There are a total of five seats inside the Prius, and since they are mounted quite low down, there is loads of headroom all around. Meanwhile, legroom is adequate in the second row for most adults, though taller folks may not find it sufficient. As mentioned, the step-in height is quite low, so climbing in can be a little tricky, and the sleek roofline doesn't make it any easier. Visibility isn't the best for the same reason, and a little too much focus on style is to blame for this. The sloping roofline and high tail end of the car will leave you relying on your rearview camera, but you also get standard driver assistance for the blind spots.
These same elements that affect sight lines also impact the available cargo space, seeing the new style of Prius offer less room in the trunk. Still, 20.3 cubic feet is nothing to sniff at for a five-door liftback, and if you stick with the entry-level LE, you get an even more impressive 23.8 cu-ft. You can free up even more room by folding down the rear seats, though the exact amount has not been revealed.
Around the cabin, there are several small-item storage solutions, including a pair of cupholders just under the central console, just ahead of where the wireless charging pad goes in upper trims, as well as a glovebox and armrest cubby. Each of the doors has a well-sized pocket, but rear cupholders are only found in the XLE and Limited, within the fold-down middle seat.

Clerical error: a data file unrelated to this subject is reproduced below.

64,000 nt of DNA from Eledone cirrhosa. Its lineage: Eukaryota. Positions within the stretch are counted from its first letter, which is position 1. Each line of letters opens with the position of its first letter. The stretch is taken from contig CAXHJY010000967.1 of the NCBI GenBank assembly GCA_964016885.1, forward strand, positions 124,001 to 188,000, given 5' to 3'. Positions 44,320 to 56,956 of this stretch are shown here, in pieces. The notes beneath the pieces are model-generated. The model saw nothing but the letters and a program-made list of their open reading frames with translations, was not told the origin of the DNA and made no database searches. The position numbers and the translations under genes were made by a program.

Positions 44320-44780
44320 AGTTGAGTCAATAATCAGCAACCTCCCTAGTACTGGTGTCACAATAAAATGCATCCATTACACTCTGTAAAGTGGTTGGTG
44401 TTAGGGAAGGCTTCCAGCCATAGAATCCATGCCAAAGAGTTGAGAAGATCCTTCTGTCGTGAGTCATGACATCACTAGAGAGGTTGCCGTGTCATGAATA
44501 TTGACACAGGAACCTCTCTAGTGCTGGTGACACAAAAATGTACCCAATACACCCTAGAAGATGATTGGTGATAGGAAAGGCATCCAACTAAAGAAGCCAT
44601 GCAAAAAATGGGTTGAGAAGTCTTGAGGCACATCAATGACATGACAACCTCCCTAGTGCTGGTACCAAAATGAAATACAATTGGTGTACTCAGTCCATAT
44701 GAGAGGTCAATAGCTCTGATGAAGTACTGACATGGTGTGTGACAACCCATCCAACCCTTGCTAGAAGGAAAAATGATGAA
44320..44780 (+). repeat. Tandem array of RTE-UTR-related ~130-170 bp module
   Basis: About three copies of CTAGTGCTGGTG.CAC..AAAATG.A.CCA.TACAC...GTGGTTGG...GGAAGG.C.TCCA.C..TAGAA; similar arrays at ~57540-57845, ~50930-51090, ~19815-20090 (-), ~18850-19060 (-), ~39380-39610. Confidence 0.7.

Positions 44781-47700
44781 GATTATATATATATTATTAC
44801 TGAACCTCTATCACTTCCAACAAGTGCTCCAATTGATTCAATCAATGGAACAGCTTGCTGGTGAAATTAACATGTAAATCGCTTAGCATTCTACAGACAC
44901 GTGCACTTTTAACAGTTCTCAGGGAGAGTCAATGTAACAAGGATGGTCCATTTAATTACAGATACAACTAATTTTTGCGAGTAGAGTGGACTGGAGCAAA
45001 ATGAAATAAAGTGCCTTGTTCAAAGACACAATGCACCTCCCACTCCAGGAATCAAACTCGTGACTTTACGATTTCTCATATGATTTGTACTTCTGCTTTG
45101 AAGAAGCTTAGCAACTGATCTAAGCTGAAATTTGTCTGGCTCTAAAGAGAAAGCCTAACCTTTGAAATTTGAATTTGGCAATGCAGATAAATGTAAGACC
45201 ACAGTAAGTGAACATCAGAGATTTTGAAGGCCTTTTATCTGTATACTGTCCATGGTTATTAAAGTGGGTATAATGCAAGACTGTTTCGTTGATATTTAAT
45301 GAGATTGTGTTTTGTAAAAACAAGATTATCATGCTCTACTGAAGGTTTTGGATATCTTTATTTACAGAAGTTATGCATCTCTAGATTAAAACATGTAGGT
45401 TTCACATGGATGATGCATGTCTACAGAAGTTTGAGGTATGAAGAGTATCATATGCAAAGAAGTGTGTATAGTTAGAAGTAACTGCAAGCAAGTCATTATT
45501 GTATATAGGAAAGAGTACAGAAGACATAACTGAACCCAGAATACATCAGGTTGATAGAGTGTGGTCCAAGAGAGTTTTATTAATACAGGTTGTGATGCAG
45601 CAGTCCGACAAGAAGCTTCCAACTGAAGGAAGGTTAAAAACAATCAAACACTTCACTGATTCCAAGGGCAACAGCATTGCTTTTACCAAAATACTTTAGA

|Toyota Prius||Toyota Corolla Hybrid||Hyundai Elantra Hybrid|
|5 Seater||5 Seater||5 Seater|
|38 in. front|
36.4 in. rear
|38 - 38.3 in. front|
37.1 in. rear
|38.7-40.6 in. front |
37.3 in. rear
|43.2 in. front|
34.8 in. rear
|42 in. front|
34.8 in. rear
|42.3 in. front |
38 in. rear
|23.8 ft³ - LE|
20.3 ft³ - XLE & Limited
|13.1 ft³||14.2 ft³|
There aren't a lot of interior colors to choose from when configuring your Prius. In fact, Gradient Black or LT. Gray are your only choices, with materials comprising cloth inside the LE or SofTex inside the XLE and Limited. The dash and door panels are coated primarily in hard plastic.
We have come to expect a lot from Toyota, even its entry-level cars, and the automaker usually delivers. In the case of the Prius, it comes with single-zone climate control, push-button start, keyless entry, and manually adjustable seats. This expands to include heated front seats, an auto-dimming rearview mirror, and a wireless charging pad in the XLE, while the Limited gets a Digital Key, ventilated front seats, driver-seat memory, and a fixed glass roof. Optional extras like a digital rearview mirror and heated rear seats can be added. The infotainment starts out as an eight-inch touchscreen with wireless Apple CarPlay and Android Auto, Bluetooth, SiriusXM, and a six-speaker sound system. The larger 12.3-inch is available to the XLE but it only comes standard in the Limited, along with an eight-speaker JBL sound system.